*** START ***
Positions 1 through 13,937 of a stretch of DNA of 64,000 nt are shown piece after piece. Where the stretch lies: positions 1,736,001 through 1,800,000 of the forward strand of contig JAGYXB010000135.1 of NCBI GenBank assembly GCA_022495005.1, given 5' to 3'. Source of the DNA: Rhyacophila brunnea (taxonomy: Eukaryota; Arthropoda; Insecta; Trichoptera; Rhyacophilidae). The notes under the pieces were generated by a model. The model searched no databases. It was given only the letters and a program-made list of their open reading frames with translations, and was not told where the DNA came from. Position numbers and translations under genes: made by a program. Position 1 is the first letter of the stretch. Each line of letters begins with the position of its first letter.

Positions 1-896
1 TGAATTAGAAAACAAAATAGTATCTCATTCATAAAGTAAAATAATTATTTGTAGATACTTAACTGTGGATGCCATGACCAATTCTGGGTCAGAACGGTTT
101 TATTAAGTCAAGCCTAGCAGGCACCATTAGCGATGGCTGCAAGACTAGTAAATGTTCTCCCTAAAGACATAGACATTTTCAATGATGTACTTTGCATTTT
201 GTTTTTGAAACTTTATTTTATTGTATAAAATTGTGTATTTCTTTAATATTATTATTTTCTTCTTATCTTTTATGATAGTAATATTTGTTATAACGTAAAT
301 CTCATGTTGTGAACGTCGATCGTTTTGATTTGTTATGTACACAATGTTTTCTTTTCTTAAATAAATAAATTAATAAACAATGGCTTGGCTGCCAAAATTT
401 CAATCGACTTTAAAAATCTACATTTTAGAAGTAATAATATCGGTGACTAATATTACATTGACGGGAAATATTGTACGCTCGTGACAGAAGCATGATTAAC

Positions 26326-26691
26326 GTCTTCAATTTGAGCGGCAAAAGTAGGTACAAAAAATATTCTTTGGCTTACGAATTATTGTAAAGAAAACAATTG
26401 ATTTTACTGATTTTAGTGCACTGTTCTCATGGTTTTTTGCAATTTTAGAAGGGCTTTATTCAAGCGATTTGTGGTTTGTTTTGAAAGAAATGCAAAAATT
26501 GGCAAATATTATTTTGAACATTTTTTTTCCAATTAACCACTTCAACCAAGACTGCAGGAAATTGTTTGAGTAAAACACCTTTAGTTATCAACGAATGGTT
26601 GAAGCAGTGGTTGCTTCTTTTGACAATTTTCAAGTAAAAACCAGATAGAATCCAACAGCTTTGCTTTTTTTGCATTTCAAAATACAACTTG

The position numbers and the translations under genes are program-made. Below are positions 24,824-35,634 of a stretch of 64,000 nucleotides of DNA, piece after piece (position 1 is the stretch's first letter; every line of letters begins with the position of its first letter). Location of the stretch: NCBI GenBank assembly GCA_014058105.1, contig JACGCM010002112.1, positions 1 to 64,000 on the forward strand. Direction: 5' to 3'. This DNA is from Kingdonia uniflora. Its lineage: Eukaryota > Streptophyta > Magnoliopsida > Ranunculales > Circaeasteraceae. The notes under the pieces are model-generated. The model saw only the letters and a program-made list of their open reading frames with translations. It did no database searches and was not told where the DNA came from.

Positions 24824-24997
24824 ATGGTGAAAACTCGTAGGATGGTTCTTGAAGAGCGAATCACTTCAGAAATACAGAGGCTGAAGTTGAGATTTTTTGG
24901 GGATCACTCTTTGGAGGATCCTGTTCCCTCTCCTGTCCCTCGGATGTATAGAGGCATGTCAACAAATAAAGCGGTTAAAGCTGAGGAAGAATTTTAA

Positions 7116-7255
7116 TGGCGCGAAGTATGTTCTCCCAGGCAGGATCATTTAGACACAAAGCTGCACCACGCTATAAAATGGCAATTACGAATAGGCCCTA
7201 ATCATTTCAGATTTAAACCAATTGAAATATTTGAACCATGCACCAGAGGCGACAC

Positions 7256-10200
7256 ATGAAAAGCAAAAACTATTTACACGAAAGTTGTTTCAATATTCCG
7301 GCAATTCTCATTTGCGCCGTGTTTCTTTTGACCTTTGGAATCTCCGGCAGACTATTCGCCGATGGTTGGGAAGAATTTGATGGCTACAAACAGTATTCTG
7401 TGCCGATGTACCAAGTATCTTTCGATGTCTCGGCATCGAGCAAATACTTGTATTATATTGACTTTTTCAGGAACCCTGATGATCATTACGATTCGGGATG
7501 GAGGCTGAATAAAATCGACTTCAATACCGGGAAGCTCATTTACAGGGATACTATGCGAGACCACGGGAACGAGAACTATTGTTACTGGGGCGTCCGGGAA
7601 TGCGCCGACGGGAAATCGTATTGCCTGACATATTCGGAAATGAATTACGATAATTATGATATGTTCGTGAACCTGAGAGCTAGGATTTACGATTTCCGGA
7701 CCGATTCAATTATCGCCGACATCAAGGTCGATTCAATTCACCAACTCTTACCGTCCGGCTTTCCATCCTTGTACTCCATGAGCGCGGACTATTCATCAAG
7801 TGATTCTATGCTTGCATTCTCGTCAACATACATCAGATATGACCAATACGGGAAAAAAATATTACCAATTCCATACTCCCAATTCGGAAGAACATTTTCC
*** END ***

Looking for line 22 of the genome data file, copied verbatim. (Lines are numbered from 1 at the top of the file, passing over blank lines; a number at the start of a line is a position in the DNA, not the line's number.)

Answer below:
7301 GCAATTCTCATTTGCGCCGTGTTTCTTTTGACCTTTGGAATCTCCGGCAGACTATTCGCCGATGGTTGGGAAGAATTTGATGGCTACAAACAGTATTCTG